It was going to prove a long day, however, for the evening trip to Mousa was to depart at 10.30 in the evening. Why so late? Well, the tiny, uninhabited island of Mousa is one of the most important breeding grounds in the UK of the Storm Petrel, a diminutive seabird which is extremely difficult for even seasoned birders to see.
We gathered with a large group of other ‘enthusiasts’ willing to sail on a boat late at night and set off in the dim light. In midsummer, just a few weeks away, the sun hardly dips below the horizon and even now it stays just about light enough to see well into the night. The crossing to Mousa is short and before long we were being handed torches with a white light to illuminate the ground and a red light if we wanted to look for Petrels as red light doesn’t harm their eyesight.
On the way out is was light enough to see our way, though the track was rough and rocky in places. On the way our captain, who was also our guide and fount of all knowledge, stopped at a very rustic looking seat which he himself had built out of driftwood found on the island. It was emblazoned with the word 60 N for the seat had been placed on the 60th parallel North – a line which runs through Mousa, St Petersburgh and Anchorage in Alaska. No wonder it was cold!
It was a good half-hour walk to the far side of the island where probably the best preserved broch in Shetland is sited. Brochs are a kind of iron age roundhouse found only in Scotland. The one on Mousa is thought to have been built around 300 BC but in the dying light it was hard to appreciate its architectural niceties. What we could appreciate was sound – the churring sound of hundreds of Storm Petrel nesting within crevices in the stone walls. It’s hard to describe that sound as it’s not one that you associate with a bird – a little like the purring sound of a cat but with a mixture of little squeaks and clacks thrown in. And to hear this you go into the broch put your ear to the stone walls. It’s like hearing a soft conversation taking place in the room next to yours and wondering if you should really be listening in to the pillow talk. But, in the darkening, in a broch that has stood here for 2,500 years, in a silence in which you can hear your own heart beat, it is simply magical.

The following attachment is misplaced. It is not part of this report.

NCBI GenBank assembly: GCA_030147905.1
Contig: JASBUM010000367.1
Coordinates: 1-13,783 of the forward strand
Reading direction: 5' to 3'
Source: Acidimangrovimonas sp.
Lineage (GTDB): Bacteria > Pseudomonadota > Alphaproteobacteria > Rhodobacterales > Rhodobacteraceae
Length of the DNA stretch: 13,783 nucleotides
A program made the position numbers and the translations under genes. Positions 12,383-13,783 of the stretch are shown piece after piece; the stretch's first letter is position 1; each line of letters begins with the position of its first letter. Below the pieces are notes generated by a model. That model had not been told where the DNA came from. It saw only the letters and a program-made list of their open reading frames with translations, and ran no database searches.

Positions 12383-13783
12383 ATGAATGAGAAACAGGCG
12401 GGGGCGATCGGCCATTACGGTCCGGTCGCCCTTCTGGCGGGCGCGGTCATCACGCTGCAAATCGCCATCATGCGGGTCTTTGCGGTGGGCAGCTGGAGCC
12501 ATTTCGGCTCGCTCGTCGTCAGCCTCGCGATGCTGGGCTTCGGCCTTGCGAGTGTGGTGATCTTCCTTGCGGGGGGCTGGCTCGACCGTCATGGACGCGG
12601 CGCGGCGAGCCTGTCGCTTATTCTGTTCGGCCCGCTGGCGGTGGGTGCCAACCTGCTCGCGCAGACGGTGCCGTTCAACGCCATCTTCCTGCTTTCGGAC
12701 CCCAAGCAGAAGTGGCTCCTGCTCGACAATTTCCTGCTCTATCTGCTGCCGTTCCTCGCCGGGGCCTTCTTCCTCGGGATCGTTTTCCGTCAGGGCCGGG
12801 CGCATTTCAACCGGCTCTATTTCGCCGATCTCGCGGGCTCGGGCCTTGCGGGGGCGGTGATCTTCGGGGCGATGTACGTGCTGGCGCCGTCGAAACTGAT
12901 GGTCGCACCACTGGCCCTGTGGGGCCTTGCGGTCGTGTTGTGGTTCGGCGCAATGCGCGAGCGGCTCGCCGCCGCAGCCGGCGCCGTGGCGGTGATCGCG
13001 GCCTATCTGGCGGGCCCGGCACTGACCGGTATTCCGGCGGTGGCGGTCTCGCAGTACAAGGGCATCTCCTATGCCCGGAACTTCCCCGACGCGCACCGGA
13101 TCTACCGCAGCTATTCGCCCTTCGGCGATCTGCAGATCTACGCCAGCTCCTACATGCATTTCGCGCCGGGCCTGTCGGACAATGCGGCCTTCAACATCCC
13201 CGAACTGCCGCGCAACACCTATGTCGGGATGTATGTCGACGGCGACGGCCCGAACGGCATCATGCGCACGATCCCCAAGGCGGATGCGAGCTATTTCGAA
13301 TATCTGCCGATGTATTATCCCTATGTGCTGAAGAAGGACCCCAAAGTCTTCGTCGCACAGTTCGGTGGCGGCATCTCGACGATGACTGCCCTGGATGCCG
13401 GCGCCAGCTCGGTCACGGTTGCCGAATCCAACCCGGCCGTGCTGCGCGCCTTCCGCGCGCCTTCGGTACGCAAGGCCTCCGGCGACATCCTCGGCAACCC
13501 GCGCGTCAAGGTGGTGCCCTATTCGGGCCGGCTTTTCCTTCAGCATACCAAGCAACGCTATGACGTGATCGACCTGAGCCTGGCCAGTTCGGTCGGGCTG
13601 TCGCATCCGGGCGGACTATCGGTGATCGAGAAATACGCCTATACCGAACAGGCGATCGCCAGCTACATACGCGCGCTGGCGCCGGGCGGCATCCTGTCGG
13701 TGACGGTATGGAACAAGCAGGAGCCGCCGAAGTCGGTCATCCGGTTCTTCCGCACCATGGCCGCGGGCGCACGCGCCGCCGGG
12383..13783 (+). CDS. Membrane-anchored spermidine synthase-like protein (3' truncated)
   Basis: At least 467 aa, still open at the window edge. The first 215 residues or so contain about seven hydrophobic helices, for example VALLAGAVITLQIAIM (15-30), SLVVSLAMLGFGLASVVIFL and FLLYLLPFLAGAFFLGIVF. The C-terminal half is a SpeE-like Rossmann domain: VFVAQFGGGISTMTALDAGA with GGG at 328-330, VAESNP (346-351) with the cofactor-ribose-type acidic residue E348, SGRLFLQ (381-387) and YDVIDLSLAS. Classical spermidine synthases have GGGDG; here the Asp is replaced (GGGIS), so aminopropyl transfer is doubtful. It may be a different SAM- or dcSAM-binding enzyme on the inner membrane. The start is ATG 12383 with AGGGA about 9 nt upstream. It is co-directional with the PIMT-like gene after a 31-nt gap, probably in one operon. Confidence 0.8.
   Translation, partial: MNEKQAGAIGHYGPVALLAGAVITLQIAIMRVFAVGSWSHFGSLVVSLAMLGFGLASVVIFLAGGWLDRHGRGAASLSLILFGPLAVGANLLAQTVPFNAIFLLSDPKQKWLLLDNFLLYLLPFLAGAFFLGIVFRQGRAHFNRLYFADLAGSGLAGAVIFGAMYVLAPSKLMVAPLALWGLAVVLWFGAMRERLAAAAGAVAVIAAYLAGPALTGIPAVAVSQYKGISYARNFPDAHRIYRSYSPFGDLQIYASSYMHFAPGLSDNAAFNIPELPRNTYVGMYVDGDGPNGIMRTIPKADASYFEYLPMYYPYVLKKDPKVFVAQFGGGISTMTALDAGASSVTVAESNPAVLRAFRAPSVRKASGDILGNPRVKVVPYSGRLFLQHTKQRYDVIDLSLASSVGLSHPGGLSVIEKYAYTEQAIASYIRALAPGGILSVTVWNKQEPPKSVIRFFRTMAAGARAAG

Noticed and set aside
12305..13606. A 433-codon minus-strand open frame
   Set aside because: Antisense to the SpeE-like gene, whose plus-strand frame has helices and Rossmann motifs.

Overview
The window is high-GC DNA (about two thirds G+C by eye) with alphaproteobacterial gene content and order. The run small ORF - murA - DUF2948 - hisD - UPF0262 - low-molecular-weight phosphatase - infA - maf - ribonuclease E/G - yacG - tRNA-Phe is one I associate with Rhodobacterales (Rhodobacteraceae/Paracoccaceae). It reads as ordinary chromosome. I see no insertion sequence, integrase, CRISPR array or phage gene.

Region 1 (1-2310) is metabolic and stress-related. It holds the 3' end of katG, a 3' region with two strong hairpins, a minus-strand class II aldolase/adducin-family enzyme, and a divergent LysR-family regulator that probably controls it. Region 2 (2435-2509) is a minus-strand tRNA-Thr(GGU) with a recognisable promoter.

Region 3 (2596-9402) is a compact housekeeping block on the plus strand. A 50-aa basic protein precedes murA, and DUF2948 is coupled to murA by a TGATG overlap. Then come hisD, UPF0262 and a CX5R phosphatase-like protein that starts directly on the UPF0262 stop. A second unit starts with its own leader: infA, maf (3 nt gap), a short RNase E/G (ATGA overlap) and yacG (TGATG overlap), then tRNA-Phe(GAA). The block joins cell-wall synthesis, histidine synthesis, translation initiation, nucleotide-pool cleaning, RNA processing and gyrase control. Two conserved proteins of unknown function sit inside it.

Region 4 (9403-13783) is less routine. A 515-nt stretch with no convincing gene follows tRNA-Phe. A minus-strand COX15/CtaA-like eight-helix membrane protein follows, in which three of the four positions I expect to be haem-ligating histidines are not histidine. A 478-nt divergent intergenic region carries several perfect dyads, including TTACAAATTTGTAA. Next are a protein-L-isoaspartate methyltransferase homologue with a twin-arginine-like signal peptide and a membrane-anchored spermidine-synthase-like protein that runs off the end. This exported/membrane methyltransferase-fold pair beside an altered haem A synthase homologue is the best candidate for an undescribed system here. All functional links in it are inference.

Outside the broch, stand by the walls and you will see dark shapes flitting by, just above head height. You can just make out the shape of wing, the sharpness of bill, tiny feet as they seek to grip the stones. And then the bird just simply disappears into the tiniest of crevices, like a magician’s trick. It is spellbinding.
The small, hardly noticeable island of Mousa is one of the most important breeding grounds of the diminutive, difficult to see Storm Petrel. As we stumbled back across the rough headland I think we were all thinking of the natural wonder we had just witnessed. It was late at night but our hearts were as light as the air in a Petrel’s wing.
It was too dark to photograph either the broch or the birds who live in it. But sometimes you just have to put your camera, phone, iPad to one side and experience what is around you.